Today at Pocketnow we’re going to diverge from talking about smartphones and tablets for a moment, and instead we’re going to talk about diseases — communicable diseases. Don’t worry though, the topic is applicable to whatever smartphone you’re carrying around with you now, and has much to do with Android malware, the way Google handles it, the various layers of protection involved, and the number of people who are exposed to threats that could get through the defenses.
The Centers for Disease Control and Management know that it’s impossible to eradicate all disease. Instead, the organization monitors those diseases, providing guidance to prevent spread and infection, looks for signs of outbreak, then responds to and manages those outbreaks. Some people still get sick, and some even die, but as a whole, the majority are safe from harm.
Another way to address diseases is through complete eradication, killing off all the pathogens that cause disease. This is what’s known as a “walled garden” approach. Since you cannot possibly eradicate all disease in all the world all at once you would have to start small, say with a clean room, then expand it to a building, then a city block, and eventually the whole city and beyond. You’d have to be very selective about what you let inside the perimeter, making sure everything that enters is thoroughly cleaned. Eventually the people inside the walls would lose their natural ability to fight disease, preventing them from going beyond the walls into the “unclean” world that lies beyond.
The walled garden sounds wonderful. It’s clean, the people inside it are healthy, it’s a utopia like you’d picture from pages of science fiction. The reality, however, is this walled garden it overrun with strict controls, limited freedoms, and — from another perspective — is more like a prison than Utopia. And it has another problem: once the perimeter is breached, the disease quickly overruns the populace, eliminating huge percentages before the disease runs its course — and destroys the walled garden in the process.
Back to mobile devices
The three major mobile platforms have adopted these two types of disease management. Windows Phone and iOS both support the utopian “walled garden” approach. Google is more like the CDC, monitoring and responding to outbreaks.
So far, the “clean room” approach of the walled gardens has worked, but as the perimeters expand, their ability to resist infiltration is reduced. If the sci-fi shows have taught us anything., it’s only a matter of time before all hell breaks loose.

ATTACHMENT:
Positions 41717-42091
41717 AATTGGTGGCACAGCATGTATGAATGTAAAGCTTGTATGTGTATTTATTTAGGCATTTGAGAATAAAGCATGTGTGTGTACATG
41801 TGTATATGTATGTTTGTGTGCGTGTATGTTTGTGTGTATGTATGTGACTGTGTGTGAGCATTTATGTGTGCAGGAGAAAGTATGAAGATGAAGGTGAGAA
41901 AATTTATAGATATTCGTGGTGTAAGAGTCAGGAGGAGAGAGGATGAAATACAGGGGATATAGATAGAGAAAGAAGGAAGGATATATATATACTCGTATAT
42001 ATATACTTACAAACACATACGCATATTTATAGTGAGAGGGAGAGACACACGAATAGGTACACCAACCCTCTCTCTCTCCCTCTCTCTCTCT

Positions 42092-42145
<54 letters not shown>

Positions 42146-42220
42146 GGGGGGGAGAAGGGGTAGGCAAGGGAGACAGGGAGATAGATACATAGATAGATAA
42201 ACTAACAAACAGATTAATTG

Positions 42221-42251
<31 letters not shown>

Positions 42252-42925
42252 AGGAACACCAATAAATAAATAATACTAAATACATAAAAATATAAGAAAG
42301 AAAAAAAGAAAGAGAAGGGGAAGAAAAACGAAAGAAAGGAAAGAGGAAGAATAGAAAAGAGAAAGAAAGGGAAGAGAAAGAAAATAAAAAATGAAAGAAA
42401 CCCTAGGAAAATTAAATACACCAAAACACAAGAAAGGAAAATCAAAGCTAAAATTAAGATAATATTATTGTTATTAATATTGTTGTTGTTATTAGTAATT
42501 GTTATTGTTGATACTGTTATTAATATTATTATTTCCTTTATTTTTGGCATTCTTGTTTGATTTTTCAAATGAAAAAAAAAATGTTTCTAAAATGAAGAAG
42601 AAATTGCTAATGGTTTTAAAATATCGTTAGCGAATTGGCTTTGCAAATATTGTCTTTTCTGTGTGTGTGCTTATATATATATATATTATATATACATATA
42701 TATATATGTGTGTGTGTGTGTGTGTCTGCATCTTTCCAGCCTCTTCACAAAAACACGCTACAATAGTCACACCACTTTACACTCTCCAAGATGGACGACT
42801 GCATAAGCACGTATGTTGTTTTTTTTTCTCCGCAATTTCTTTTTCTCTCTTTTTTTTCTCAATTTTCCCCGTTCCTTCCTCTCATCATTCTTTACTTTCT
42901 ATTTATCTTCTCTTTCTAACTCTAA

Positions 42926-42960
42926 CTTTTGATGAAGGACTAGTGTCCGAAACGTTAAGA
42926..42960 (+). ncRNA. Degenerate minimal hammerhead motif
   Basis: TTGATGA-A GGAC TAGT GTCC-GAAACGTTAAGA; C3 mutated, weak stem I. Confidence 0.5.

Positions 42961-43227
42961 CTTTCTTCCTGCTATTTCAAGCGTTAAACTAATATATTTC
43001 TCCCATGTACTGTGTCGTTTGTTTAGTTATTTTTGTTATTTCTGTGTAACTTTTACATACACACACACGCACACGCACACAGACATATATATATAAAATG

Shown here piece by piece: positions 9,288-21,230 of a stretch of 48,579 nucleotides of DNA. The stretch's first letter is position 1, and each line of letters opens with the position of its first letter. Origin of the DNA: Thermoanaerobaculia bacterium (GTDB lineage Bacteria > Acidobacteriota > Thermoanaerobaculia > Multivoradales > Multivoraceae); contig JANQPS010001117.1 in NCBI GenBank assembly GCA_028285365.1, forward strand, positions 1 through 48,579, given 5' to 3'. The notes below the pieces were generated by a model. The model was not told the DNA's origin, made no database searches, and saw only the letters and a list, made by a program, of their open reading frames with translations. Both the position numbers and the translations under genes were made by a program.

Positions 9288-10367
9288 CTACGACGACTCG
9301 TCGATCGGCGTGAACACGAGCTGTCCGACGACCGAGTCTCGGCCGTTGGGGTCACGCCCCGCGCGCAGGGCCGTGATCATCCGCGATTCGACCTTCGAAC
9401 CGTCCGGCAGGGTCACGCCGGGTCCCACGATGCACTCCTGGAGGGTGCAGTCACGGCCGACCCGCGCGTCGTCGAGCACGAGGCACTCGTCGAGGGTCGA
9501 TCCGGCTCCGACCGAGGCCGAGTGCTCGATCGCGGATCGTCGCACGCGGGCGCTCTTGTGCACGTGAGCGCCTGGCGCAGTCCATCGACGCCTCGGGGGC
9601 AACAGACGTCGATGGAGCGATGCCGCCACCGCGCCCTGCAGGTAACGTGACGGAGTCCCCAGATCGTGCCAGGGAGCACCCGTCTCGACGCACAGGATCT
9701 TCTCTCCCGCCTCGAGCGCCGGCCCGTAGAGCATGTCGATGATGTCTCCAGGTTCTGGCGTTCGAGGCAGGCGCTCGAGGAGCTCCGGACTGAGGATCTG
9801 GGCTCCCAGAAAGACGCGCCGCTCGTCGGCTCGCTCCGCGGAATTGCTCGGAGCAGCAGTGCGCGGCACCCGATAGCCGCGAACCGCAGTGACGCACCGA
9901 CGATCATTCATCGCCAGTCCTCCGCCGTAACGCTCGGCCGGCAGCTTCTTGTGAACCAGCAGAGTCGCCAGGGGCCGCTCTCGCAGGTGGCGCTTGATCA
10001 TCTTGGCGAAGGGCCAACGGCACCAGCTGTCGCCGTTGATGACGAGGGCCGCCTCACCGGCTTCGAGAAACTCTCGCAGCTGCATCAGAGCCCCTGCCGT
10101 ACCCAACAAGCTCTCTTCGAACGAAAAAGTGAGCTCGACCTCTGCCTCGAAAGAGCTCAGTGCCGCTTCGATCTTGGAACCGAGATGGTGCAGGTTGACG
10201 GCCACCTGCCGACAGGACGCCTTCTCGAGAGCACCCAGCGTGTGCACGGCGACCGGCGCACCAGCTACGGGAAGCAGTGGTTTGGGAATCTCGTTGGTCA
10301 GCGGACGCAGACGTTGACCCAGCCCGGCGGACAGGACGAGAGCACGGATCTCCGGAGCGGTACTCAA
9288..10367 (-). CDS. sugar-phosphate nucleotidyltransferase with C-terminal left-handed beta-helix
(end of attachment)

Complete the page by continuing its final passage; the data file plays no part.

Google, on the other hand, takes flack every day about how some malware got through (or could have gotten through, but didn’t), or that some piece of malware was captured. But what do the numbers say?
To begin with, all Android-powered devices (that’s 100%, if you’re keeping track of the numbers) have sandboxes and permissions. These are two mechanisms that help help you safe.
95% of all users have “Verify Apps” turned on by default, which lets Android and Google intervene if there is something unsafe about what you’re trying to install.
“Most” users only install apps from “trusted sources” like the Play Store, Amazon, or some other trusted distribution channel.
Less than 1/2 of 1% of app installs which come from “unknown sources” receive a warning. That’s 99.5% that never get a warning that never sound the alarm that the user is about to install something potentially unsafe.
Less than 0.13% of app installs which come from “unknown sources” are installed after the user has been given the “potentially unsafe” warning.
Less than 0.001% of installed apps every try to evade Android’s defenses.
All this combined makes the percentage of app installs that actually cause harm of evade runtime defenses nearly impossible to measure. Yeah, it’s that small.
The moral of the story?
Don’t install apps from untrusted sources, but even if you do, the system is set up to quickly identify and block potentially malicious apps. In short, although you’re not immune, you’re much better off than living inside the walled garden.
Now, go outside and play in the dirt. Your immune system will thank you.